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Day 19 : #30x03DirectWatercolor2018

June 19, 2018

Hey! I went outside for an entire day of painting!

Just little postcards. Done on the run. Taking my time, strolling and sketching like a tourist in my own town.

Pretty amazing hey. (When you get a chance to do that).

Things are topsy-turvy around the house. (#eldercare #forgetaboutit). Any given day, something random can derail all plans.

So I made a deal to go off on my own for the entire day. Running around our old neighborhood – taking only a few drawing boards and the Art-Toolkit mini palette.

These are two-up on a 1/4 sheet. So that makes them about 7″ wide and random in height.

There’s nothing too serious going on. Just having fun, out on a beautiful summer day, making puzzle shapes. Trying to connect a block, or set of houses anyway, into a single broken-shape.

Well, sort of a single shape, but with some tiny white gaps to allow for edges, and, then going back and re-stating darks.

When I’m just having fun like this, the shapes get a little wiggly. No consistent perspective.

I kind of like the randomness :)

It’s fun to look at how much my drawing has changed. Here’s this same spot from my pen and ink days.

Just one slice of a concertina sketchbook, done back in 2015.

I have to say, in support of Maria’s clever invention – this is why I love the Art-Toolkit mini-palette. I’m getting old enough to want the lightest possible paint-box if I’m going to be holding up the drawing board for a full day. It’s kind of amazing how much difference this small thing makes – not having a full-sized box clamped onto the corner of your board.

It’s always the same: the less you bring, the more you draw!

~m

Day 18 : #30x30DirectWatercolor2018

June 18, 2018

No Post Today! I’m tied up with some contract work.

I do have a mid-point update from Suhita for you!

Suhita Says:
=======================================

At the halfway point of #30x30DirectWatercolor2018, and I’m looking back at the half-month with some thoughts.

If you aren’t a natural direct-watercolorist, (I’m not!) then this is a HARD challenge! To see exclusively in shape and yet keep a piece from being overworked takes a whole lot of focus. The impulse to just pick up a pen and finish the piece is strong!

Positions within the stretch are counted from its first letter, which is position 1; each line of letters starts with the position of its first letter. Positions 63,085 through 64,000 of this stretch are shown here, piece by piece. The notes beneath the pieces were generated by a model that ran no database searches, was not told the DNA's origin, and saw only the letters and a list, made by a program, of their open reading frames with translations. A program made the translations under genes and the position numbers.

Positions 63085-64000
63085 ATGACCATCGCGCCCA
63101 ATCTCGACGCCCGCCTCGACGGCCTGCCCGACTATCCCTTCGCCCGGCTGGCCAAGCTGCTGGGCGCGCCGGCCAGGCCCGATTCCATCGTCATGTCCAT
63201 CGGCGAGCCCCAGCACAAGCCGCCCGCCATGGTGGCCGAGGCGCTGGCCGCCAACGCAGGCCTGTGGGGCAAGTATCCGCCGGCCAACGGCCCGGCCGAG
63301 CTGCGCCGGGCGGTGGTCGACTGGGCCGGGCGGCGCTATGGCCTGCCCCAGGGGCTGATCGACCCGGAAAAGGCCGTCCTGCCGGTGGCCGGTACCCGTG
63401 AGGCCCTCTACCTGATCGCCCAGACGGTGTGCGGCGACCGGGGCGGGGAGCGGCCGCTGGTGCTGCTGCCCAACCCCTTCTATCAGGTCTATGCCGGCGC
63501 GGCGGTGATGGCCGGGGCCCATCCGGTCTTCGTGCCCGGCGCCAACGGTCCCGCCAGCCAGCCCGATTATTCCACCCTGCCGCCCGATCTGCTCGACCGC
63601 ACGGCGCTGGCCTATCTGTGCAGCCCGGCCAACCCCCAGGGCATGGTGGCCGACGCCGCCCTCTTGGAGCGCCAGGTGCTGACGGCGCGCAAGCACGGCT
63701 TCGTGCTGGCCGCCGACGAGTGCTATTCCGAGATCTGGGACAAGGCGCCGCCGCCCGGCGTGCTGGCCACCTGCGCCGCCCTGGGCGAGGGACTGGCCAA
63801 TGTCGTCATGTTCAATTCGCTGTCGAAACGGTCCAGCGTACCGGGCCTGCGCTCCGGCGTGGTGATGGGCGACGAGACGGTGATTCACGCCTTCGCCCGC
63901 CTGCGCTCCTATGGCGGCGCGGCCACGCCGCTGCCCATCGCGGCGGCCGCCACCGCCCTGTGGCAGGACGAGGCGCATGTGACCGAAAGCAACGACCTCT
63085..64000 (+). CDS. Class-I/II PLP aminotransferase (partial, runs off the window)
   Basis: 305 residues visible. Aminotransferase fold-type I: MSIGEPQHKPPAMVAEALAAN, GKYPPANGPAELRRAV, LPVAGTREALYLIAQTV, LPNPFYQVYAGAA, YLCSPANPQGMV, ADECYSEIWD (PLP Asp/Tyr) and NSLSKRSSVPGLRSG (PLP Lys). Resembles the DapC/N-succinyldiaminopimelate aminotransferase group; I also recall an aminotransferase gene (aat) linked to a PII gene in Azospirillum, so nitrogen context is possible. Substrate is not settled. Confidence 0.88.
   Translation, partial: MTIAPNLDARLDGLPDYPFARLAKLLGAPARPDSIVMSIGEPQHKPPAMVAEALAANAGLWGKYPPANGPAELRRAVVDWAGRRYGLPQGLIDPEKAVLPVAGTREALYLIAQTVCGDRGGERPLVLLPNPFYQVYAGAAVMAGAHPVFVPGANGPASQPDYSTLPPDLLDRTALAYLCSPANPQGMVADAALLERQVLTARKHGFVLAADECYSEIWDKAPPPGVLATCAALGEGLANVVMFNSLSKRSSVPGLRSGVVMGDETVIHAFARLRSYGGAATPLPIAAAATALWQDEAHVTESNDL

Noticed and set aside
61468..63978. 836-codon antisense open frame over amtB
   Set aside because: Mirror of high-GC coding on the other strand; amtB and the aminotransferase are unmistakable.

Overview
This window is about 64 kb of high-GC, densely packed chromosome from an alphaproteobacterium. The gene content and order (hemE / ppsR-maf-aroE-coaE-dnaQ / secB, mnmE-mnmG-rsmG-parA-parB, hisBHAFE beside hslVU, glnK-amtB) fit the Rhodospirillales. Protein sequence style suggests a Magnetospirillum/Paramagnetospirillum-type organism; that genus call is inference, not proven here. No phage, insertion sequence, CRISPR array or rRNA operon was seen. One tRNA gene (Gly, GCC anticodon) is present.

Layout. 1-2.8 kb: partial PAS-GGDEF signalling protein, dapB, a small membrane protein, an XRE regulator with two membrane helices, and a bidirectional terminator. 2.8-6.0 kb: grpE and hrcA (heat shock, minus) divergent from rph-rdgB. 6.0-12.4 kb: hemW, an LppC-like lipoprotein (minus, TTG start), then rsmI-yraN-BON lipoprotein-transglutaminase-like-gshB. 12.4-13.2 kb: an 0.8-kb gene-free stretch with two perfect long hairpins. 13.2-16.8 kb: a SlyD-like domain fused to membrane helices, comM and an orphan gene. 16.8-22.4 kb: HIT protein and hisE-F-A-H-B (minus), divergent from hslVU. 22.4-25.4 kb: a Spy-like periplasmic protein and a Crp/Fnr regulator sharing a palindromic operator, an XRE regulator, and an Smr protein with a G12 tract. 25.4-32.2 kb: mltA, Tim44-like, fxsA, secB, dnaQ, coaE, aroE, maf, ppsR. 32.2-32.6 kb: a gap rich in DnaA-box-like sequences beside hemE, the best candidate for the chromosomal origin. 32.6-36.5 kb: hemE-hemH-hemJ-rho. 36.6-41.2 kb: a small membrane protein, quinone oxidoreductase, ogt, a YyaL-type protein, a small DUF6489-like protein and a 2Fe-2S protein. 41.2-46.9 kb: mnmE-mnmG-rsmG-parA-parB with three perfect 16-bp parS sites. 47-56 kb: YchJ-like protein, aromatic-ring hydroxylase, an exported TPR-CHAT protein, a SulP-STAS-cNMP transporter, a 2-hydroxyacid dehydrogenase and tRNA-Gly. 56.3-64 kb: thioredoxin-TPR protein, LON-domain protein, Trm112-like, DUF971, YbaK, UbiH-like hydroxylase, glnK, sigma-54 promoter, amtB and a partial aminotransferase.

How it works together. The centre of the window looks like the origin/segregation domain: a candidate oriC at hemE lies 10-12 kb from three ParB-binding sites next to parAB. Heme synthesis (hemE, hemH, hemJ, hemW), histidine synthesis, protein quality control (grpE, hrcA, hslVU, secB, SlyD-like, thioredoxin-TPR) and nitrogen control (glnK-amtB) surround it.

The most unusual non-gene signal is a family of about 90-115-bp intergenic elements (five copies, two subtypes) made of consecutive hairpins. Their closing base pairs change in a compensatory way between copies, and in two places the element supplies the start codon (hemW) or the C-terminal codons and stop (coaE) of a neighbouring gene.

Some subjects are easier to get loose with because they’re forgiving. Like this landscape with simple perspective.  Knowing I didn’t have to get the “drawing” right meant I was free to focus on capturing the feel of the blazing heat. I couldn’t resist painting in the two figures: to me, they add a story to the piece.

I was quite pleased with this next piece because it combined many challenges for me: painting a person/people without line, creating the feel of space and activity without getting too specific. And, the piece is darker, literally, than a lot of what I paint.

On other days I just took it easy and painted stuff I understood well and had painted before. Like this skull that sits on my studio table, a ready model whenever I need one. I lost painted this on the wrong side of a sheet of Arches paper.(The other side was used for a rather unsuccessful piece). Doing this totally takes the pressure off creating a ‘good piece’ and it’s amazing how much it adds to flow and looseness. if only I could convince myself to work like this more!

All my piece use white gouache. I use it like I would another color, and while I try to save my big whites, I never save smaller ones if I feel it makes me work tightly just to keep the white paper.

So what have I learned so far? (Besides that this is hard work?)

  • Seeing in shape-first is slowly becoming less difficult.
  • I am enjoying watching watercolor move on the paper with no line to hold it within bounds, and I’m learning a lot about pigments and transparency in the process.
  • If I hang on for another few weeks and work at this, there will be more insights and progress.
    ————————-
    Suhita Shirodkar
    Blog: sketchaway.wordpress.com
    Instagram: @suhitasketch

Day 17 : #30x30DirectWatercolor2018

June 17, 2018

No post today – working away at the computer. So here’s a little digital sketch of a carp. (Photoshop CS)

It’s Father’s Day here in the west. My stepfather has never been particularly into fathers day, and now that he’s into his second childhood, I was thinking the eastern tradition of Children’s Day would be more appropriate. In Japan they fly flags of carp, in reference to the heroic fable of my namesake, Momotaro.

See you tomorrow!

Day 16 : #30x30DirectWatercolor2018

June 16, 2018

 [ The Parking Garage Series, CLEARANCE 7’2″ ]

So, I was talking somewhere in these posts, about how the Cycle of Preciousness works for me.

You’re worried about your painting turning out, but, the more you stress the more you hate it, until finally, you give up. You’re going to rip it up, quit painting forever.

That’s when suddenly things flip.

It doesn’t matter now, so you just TRY something. Something wild. Something irresponsible. Some crazy thing that’s never going to work.

That’s me and watercolor right now.

<>

 [ The Parking Garage Series, HANDICAPPED PARKING ]